DIP into the automotive bargains bin and you will find plenty bearing the Dacia badge.

It’s true that we Brits love to save a few quid when we can, and while the rest of the car industry has been taking us on an upmarket journey, the Dacia brand has resolutely stood for good old-fashioned value for money, making cars that are robust and spacious at prices that no other manufacturer has been able to match.

This auto equivalent of the Audi/Lidl supermarket chains and Poundland/Poundworld retail shops has very quickly endeared itself. More than 100,000 Dacia models have been sold in the UK since its launch in January 2013.

At the helm of this sales charge in the UK is the Duster, the most affordable SUV on the UK market. The go-anywhere award winner is priced from a mere £9,495 in a choice of three trim levels, with 1.6-litre petrol or 1.5-litre dCi diesel engines and in 4x2 or 4x4 set-ups.

Dacia itself was ranked fourth out of 34 brands for customer satisfaction in the 2016 Which? Car survey.

So we might deduce that Dacia is not only providing decent products at low prices but also looking after its customers.

But let’s not get carried away here. The price you pay for the savings is an interior that is practical rather than pulse-raising, a cabin of hard plastics and budget cloth.

Yet for many this will be all that is required, and indeed desirable if you likely to be bringing kids, pets or dirt with you on your travels.

If you are prepared to pay extra, then the Laureate trim level brings with it a few of life’s luxuries.

Measuring 4.31m long and 1.82m wide, it’s about the same size as a Renault Mégane, which means it’s as happy negotiating urban streets as it is driving off the beaten track. Its exterior lines are modern, but it’s unmistakeably a tough performer, with a chunky look, courtesy of wide wheel arches, a prominent chrome-trimmed grille and a sump guard. Viewed side-on, Duster’s high ground clearance and protective mouldings flag up its ability to tackle the rough stuff. All Duster models from Ambiance trim upwards feature body-coloured front and rear bumpers and ride on 16-inch wheels For a more purposeful look and practicality, the Duster’s exterior can be upgraded with the styling pack option, which includes chrome side bars, chrome front bar, chrome-plated exhaust tailpipe finisher and daytime running lights, and the Touring Pack, which includes tow bar and roof bars.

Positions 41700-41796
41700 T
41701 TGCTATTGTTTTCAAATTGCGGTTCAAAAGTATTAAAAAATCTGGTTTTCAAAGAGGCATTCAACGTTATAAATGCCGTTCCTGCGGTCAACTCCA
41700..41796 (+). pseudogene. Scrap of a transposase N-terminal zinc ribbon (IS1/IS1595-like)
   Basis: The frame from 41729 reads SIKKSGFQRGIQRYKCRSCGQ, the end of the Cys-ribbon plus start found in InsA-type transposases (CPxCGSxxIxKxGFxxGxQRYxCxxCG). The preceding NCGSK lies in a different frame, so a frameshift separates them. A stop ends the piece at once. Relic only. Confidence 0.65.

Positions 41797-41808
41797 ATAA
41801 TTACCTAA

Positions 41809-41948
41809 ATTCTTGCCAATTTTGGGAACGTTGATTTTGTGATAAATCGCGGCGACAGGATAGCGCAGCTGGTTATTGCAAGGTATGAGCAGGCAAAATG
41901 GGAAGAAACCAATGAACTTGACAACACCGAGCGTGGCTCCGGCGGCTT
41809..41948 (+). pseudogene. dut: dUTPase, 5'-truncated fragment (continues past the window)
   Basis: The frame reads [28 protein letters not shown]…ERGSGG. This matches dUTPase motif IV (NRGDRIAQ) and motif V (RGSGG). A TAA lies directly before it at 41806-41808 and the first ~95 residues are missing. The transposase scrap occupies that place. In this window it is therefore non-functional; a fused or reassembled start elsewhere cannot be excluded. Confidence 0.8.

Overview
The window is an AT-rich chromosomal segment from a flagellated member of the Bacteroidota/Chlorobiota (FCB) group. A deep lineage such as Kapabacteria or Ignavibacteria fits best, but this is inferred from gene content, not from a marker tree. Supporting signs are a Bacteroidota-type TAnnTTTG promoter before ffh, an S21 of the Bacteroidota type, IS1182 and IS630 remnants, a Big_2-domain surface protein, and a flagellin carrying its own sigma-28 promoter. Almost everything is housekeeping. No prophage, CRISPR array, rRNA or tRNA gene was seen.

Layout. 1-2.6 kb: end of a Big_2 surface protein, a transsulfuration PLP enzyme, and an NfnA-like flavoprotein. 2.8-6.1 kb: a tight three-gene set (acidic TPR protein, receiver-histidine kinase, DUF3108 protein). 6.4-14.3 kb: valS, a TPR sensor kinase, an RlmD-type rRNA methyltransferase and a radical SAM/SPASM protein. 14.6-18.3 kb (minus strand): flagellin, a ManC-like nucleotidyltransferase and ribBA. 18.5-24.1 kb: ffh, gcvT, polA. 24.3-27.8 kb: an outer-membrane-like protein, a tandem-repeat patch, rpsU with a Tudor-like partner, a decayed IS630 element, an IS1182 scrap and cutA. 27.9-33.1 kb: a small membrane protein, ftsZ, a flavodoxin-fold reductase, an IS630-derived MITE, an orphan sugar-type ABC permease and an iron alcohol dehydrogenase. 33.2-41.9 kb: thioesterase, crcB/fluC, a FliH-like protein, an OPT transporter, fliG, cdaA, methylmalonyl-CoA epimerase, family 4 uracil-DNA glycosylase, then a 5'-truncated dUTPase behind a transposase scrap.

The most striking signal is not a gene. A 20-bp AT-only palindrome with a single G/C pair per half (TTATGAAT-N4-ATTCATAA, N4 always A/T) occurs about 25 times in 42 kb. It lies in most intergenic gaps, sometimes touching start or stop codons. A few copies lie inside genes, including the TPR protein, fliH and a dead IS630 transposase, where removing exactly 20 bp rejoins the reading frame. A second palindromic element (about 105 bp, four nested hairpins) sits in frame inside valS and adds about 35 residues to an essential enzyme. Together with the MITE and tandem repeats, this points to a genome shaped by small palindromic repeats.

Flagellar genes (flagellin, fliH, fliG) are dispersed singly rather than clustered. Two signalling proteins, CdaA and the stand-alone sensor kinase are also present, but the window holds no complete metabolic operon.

For 2017, the Duster has been given a makeover and now features revised styling and improved standard equipment.

Key to the improvements is the introduction of Renault’s 1.2 TCe 125 turbocharged petrol engine, and there is now a petrol or diesel variant and choice of two or four-wheel drive at all four trim levels - Access, Ambiance, Lauréate and Prestige.

In addition to a cutting-edge four-wheel drive system that utilises the best technology that Groupe Renault has to offer, the turbocharged 1.2 TCe engine that combines strong performance with optimum efficiency and such ‘big car’ features as DAB radio, cruise control and speed limiter, the new Duster notably benefits from the availability of the MediaNav Evolution 7-inch touchscreen multimedia system.

Where other cheap brands have failed in the past because of poor-performing engines, Dacia is cossetted by Renault units. Dacia has a long history associated with Renault, the French brand first working with Dacia plants in Romania in the 1960s, before acquiring them fully in 1999.

The 1.2 TCe engine tested here is an able partner to what is a quite large vehicle. Acceleration is moderate but perfectly acceptable and as the Duster eases up to higher speeds it becomes a composed carrier. There’s some roll on country lance corners, but for the most part you have a perfectly acceptable ride.

The Duster can carry up to five people and has up to 475 litres of boot space. With the back seats folded down, load capacity expands up to 1,636 litres.

Big on value, big on load-carrying. The Duster is one big bargain.